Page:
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Solve the Diophantine Equation: $px^2+2=y^2$, where $p$ is a prime number and $x,y$ integers.

I tried this for ages but didn't get anywhere, but I don't know any advanced machinery since I am only in high school. I would prefer a characterization of solutions or a proof that there exist infinitely many.

Thanks for your help!

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    $\begingroup$ Obviously if $2$ is not a quadratic residue $\pmod{p}$, i.e. if $p\equiv 3,5\pmod{8}$, there are no solutions. $\endgroup$ – Jack D'Aurizio Aug 12 '14 at 23:13
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    $\begingroup$ Also a similar reasoning shows that all prime factors of $x \equiv \pm 1 \pmod 8$ so $x^2 \equiv 1 \pmod 8$. This forces $p \equiv -1 \pmod 8$. $\endgroup$ – Sandeep Silwal Aug 12 '14 at 23:14
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    $\begingroup$ No, even assuming $p\equiv 7\pmod{8}$ the existence of a solution (then an infinite number of solution, since we have a Pell equation) depends on the length of the period of the continued fraction of $\sqrt{p}$. If it is even, ok, otherwise, no. $\endgroup$ – Jack D'Aurizio Aug 12 '14 at 23:23
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    $\begingroup$ Yes, since $\sqrt{23}=[4;1,3,1,8,1,3,1,8,\ldots]$ the convergent $[4;1]=\frac{5}{1}$ gives the least solution $5^2-23\cdot 1^2=2$. $\endgroup$ – Jack D'Aurizio Aug 12 '14 at 23:36
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    $\begingroup$ Why are everyone talking exclusively about odd primes? $2\cdot 7^2 + 2 = 10^2$ $\endgroup$ – Arthur Aug 12 '14 at 23:53
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In the Wikipedia article related to Pell'equations, you can see (in the paragraph "Transformations") that Legendre proved that the Pell's equation $$ x^2 - py^2 = 2$$ has an integer solution (hence an infinite number of integer solutions) for any prime $p\equiv -1\pmod{8}$. As shown in the comments, this is a necessary condition.

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  • $\begingroup$ Thought it was Lagrange, couldn't find it anyway. $\endgroup$ – Will Jagy Aug 13 '14 at 2:52
  • $\begingroup$ It is just the last paragraph of the Wikipedia page. $\endgroup$ – Jack D'Aurizio Aug 13 '14 at 4:04
  • $\begingroup$ I see what you mean; I was looking before you posted this answer. $\endgroup$ – Will Jagy Aug 13 '14 at 4:08
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There is a particular method of doing continued fractions for quadratic irrationals, due to Gauss and Lagrange, I give a fair amount of detail at https://mathoverflow.net/questions/22811/upper-bound-of-period-length-of-continued-fraction-representation-of-very-compos/23014#23014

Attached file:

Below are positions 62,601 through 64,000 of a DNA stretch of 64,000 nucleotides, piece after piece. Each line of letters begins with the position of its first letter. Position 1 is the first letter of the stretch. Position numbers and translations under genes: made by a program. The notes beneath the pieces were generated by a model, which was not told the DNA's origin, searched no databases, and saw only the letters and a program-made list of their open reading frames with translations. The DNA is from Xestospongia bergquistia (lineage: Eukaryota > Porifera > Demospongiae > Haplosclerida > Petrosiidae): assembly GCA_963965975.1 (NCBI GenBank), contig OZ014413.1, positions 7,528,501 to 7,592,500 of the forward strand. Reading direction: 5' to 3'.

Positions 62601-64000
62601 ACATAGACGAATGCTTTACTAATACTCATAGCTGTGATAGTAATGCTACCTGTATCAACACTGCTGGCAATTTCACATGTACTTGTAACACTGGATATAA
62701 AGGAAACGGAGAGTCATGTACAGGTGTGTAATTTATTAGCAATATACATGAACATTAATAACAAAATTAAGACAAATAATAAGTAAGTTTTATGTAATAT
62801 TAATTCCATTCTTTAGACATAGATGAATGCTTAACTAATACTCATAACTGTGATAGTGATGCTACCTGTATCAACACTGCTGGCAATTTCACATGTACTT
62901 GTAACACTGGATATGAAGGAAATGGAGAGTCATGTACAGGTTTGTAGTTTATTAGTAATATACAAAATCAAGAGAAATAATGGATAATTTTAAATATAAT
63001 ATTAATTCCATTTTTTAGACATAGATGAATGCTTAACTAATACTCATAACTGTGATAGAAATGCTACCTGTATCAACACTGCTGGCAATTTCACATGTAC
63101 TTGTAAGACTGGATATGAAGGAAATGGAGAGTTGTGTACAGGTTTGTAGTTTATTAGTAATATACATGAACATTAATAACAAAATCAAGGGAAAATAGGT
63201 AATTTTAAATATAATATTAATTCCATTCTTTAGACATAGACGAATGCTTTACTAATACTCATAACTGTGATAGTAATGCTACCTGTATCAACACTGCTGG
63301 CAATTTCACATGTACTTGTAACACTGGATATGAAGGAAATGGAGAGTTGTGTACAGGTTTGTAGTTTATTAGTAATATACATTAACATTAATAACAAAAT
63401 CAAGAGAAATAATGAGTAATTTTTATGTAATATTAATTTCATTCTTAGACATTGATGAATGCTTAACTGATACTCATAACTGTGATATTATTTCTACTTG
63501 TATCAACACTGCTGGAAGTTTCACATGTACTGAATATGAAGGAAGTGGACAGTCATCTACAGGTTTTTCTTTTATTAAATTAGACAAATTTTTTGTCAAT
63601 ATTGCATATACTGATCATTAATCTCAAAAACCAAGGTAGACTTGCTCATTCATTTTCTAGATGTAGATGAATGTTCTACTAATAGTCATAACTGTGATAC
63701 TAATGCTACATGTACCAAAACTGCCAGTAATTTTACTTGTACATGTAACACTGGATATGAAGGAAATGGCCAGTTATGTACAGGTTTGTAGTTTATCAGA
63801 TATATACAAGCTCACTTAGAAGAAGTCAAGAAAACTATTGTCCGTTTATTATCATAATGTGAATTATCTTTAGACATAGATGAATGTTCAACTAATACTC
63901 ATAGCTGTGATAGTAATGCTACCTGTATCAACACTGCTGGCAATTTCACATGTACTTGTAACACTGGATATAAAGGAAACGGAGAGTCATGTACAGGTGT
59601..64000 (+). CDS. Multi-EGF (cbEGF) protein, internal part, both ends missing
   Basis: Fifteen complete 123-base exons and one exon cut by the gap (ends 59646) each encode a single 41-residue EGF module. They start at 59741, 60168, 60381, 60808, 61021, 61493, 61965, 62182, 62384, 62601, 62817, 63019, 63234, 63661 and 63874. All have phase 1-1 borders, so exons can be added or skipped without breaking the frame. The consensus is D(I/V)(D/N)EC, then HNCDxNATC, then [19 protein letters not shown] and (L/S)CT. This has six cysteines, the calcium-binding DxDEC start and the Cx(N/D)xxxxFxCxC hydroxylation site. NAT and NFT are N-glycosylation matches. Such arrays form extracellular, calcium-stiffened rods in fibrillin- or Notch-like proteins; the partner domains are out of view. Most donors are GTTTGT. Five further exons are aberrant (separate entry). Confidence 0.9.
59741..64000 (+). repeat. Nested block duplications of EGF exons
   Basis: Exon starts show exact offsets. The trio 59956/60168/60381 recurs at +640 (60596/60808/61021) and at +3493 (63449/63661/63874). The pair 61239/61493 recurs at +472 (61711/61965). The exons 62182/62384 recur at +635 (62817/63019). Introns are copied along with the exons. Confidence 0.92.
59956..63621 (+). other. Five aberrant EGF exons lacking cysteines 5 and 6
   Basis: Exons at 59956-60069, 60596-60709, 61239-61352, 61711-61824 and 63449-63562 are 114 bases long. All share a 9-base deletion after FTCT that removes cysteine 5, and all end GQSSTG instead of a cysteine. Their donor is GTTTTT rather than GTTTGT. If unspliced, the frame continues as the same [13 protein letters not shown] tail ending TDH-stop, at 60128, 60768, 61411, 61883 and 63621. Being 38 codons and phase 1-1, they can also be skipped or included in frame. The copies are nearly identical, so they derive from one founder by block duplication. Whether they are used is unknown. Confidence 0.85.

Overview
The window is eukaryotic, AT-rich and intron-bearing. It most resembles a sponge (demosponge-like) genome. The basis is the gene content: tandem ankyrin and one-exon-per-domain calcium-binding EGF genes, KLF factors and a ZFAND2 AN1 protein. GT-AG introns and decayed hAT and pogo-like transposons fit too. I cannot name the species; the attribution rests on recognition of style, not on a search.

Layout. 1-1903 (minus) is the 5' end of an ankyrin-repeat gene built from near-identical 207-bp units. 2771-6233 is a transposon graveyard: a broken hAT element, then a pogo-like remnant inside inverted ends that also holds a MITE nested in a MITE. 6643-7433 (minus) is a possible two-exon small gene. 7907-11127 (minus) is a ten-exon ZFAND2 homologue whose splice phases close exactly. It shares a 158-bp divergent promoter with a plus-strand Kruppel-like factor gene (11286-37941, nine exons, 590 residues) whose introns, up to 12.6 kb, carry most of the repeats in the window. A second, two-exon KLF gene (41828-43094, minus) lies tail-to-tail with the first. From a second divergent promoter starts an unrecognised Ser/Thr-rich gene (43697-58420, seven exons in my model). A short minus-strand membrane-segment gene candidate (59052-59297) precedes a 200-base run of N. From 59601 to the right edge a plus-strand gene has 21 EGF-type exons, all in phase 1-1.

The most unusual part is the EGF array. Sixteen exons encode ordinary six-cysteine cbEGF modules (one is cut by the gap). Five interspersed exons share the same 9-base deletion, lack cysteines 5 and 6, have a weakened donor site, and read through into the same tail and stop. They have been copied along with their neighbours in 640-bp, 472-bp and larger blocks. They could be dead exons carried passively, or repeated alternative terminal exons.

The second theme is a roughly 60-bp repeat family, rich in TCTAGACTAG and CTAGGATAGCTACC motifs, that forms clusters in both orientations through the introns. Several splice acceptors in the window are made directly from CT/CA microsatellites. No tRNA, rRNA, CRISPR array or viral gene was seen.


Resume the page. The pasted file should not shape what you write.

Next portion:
Since $2$ is squarefree and small in absolute value, this method shows, quickly, whether there is a solution to $x^2 - n y^2 = 2.$ I told the program to print out the values of $x,y$ that accomplish it. Here are the first few for primes $n \equiv 7 \pmod 8$:

 3^2 - 7 * 1^2 = 2 
5^2 - 23 * 1^2 = 2 
39^2 - 31 * 7^2 = 2 
7^2 - 47 * 1^2 = 2 
59^2 - 71 * 7^2 = 2
9^2 - 79 * 1^2 = 2 
477^2 - 103 * 47^2 = 2 
2175^2 - 127 * 193^2 = 2
41571^2 - 151 * 3383^2 = 2
13^2 - 167 * 1^2 = 2
2999^2 - 191 * 217^2 = 2 
127539^2 - 199 * 9041^2 = 2 
15^2 - 223 * 1^2 = 2 
2489^2 - 239 * 161^2 = 2
373^2 - 263 * 23^2 = 2 
340551^2 - 271 * 20687^2 = 2 
4109^2 - 311 * 233^2 = 2 

Let's see, it is a theorem of Lagrange that all numbers $w$ that are properly represented ($\gcd(x,y)=1$) by $x^2 - n y^2$ with $|w| < \sqrt n$ occur as first coefficients in the cycle of that form, essentially the result of finding continued fraction convergents for $\sqrt n,$ call a convergent $p/q,$ and checking the values of $p^2 - n q^2.$ If you do have a quadratic irrational, the advantage of the cycle method for computer is: (I) no decimal accuracy required, at all, and (II) no cycle detection needed. Here is most of the output for prime 199:

jagy@phobeusjunior:~/old drive/home/jagy/Cplusplus$ ./Pell 199


0  form   1 28 -3   delta  -9
1  form   -3 26 10   delta  2
2  form   10 14 -15   delta  -1
3  form   -15 16 9   delta  2
4  form   9 20 -11   delta  -2
5  form   -11 24 5   delta  5
6  form   5 26 -6   delta  -4
7  form   -6 22 13   delta  1
8  form   13 4 -15   delta  -1
9  form   -15 26 2   delta  13
10  form   2 26 -15   delta  -1
11  form   -15 4 13   delta  1
12  form   13 22 -6   delta  -4
13  form   -6 26 5   delta  5
14  form   5 24 -11   delta  -2
15  form   -11 20 9   delta  2
16  form   9 16 -15   delta  -1
17  form   -15 14 10   delta  2
18  form   10 26 -3   delta  -9
19  form   -3 28 1   delta  28
20  form   1 28 -3

 disc   796
Automorph, written on right of Gram matrix:  
123075134  3459240297
1153080099  32409317906


 Pell automorph 
16266196520  229462939701
1153080099  16266196520

Pell unit 
16266196520^2 - 199 * 1153080099^2 = 1 

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  2 
127539^2 - 199 * 9041^2 = 2 

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199       199

jagy@phobeusjunior:~/old drive/home/jagy/Cplusplus$

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